Astrobiology

The Geophysical Laboratory's weekly seminar series continues with Carl Agee from the University of New Mexico.  He will present, "NWA 7034 aka Black Beauty: Unique Water-rich Meteorite from Ancient Mars."

Astrobiology, Mineralogy, Planetary Science

Washington, DC— A team of scientists including Carnegie’s Dina Bower and Andrew Steele weigh in on whether microstructures found in 3.46 billion-year-old samples of a silica-rich rock called chert found in Western Australia are the planet’s oldest fossils.

Department

Research made by the Curiosity science team made Discover Magazine's number one science story of 2013.

Astrobiology, Planetary Science

Washington, DC—After extensive analyses by a team of scientists led by Carl Agee at the University of New Mexico, researchers have identified a new class of Martian meteorite that likely originated from Mars’s crust.

Astrobiology, Department

Washington, DC, 6 August 2012 -- NASA’s rover Curiosity, the size of a small car, touched down in a Martian crater early Monday. Geophysical Laboratory scientists are contributing to the mission.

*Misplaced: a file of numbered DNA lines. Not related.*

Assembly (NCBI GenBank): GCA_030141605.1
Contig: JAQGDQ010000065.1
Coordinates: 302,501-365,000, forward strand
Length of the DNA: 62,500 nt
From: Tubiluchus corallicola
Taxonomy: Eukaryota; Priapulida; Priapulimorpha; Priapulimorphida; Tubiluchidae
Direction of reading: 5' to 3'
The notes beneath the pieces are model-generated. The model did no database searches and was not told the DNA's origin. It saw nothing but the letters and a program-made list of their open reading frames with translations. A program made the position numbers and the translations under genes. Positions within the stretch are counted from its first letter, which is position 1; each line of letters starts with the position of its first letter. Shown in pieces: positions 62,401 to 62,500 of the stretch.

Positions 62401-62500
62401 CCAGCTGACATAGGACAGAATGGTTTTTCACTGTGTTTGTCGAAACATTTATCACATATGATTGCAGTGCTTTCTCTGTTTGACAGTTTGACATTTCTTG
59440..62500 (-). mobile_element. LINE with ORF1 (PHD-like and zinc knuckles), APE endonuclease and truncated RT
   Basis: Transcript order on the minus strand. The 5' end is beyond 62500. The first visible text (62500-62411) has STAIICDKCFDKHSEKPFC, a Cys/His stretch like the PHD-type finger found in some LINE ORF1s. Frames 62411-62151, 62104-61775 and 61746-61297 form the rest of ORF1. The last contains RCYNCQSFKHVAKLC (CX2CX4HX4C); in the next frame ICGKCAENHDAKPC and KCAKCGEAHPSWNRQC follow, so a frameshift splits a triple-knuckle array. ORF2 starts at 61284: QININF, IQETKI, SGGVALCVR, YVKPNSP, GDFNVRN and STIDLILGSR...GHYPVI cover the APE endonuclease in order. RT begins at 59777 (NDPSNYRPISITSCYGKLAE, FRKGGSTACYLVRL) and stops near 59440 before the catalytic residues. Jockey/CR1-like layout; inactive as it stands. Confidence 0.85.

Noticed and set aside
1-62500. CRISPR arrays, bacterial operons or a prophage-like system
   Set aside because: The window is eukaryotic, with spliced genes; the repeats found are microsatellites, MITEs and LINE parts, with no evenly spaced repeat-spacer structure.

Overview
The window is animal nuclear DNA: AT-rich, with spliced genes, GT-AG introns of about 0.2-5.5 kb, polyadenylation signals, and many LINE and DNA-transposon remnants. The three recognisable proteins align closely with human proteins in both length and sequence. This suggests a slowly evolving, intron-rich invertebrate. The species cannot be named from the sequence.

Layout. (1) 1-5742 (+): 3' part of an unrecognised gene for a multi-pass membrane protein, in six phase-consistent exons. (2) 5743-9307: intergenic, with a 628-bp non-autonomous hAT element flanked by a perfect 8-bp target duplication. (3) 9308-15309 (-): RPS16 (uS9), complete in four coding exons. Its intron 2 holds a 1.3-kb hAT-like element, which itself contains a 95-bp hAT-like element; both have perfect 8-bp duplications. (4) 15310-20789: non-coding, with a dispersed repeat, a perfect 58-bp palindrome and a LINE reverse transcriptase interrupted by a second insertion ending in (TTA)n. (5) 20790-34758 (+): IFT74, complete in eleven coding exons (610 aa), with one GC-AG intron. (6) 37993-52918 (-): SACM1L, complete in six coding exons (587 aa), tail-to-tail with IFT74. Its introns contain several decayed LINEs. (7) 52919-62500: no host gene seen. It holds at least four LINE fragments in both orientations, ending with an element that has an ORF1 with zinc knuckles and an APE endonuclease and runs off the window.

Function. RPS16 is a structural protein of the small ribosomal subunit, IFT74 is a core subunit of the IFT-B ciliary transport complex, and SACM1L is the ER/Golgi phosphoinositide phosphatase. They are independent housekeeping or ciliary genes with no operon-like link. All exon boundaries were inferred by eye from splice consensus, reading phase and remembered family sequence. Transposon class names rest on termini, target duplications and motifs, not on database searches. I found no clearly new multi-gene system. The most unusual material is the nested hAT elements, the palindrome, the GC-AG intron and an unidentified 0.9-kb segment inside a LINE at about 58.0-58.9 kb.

Astrobiology, Planetary Science

Washington, DC — Molecules containing large chains of carbon and hydrogen--the building blocks of all life on Earth--have been the targets of missions to Mars from Viking to the present day.

Astrobiology, Planetary Science

Washington, DC—Meteorites hold a record of the chemicals that existed in the early Solar System and that may have been a crucial source of the organic compounds that gave rise to life on Earth.

Mineralogy

Washington, DC, 14 April 2011- How amino acids attach to mineral surfaces is important for understanding bioadhesion, biomineralization, solar cell development and the origin of life. A study by Geophysical Laboratory scientists sheds new light on this important interaction.

Astrobiology, Geochemistry

Washington, DC— In the 1950s, biochemist Stanley Miller performed a series of experiments to demonstrate that organic compounds could be created under conditions mimicking the primordial Earth.

Astrobiology

Washington, DC — The evolution of complex life forms may have gotten a jump start billions of years ago, when geologic events operating over millions of years caused large quantities of phosphorus to wash into the oceans.